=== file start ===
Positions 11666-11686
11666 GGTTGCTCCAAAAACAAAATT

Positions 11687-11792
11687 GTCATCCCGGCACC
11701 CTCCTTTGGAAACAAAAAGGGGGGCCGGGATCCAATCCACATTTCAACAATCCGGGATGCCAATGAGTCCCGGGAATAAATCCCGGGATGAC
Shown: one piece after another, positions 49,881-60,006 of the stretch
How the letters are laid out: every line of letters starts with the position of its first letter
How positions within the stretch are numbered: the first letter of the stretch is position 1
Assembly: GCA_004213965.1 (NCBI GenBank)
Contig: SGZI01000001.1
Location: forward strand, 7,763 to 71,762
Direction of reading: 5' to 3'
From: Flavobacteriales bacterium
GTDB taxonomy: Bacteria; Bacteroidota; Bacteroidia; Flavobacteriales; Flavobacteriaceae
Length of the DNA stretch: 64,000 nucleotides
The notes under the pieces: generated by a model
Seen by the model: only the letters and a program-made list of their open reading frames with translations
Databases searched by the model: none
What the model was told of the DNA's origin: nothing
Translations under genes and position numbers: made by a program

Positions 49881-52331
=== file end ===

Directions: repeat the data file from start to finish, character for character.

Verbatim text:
Positions 11666-11686
11666 GGTTGCTCCAAAAACAAAATT

Positions 11687-11792
11687 GTCATCCCGGCACC
11701 CTCCTTTGGAAACAAAAAGGGGGGCCGGGATCCAATCCACATTTCAACAATCCGGGATGCCAATGAGTCCCGGGAATAAATCCCGGGATGAC
Shown: one piece after another, positions 49,881-60,006 of the stretch
How the letters are laid out: every line of letters starts with the position of its first letter
How positions within the stretch are numbered: the first letter of the stretch is position 1
Assembly: GCA_004213965.1 (NCBI GenBank)
Contig: SGZI01000001.1
Location: forward strand, 7,763 to 71,762
Direction of reading: 5' to 3'
From: Flavobacteriales bacterium
GTDB taxonomy: Bacteria; Bacteroidota; Bacteroidia; Flavobacteriales; Flavobacteriaceae
Length of the DNA stretch: 64,000 nucleotides
The notes under the pieces: generated by a model
Seen by the model: only the letters and a program-made list of their open reading frames with translations
Databases searched by the model: none
What the model was told of the DNA's origin: nothing
Translations under genes and position numbers: made by a program

Positions 49881-52331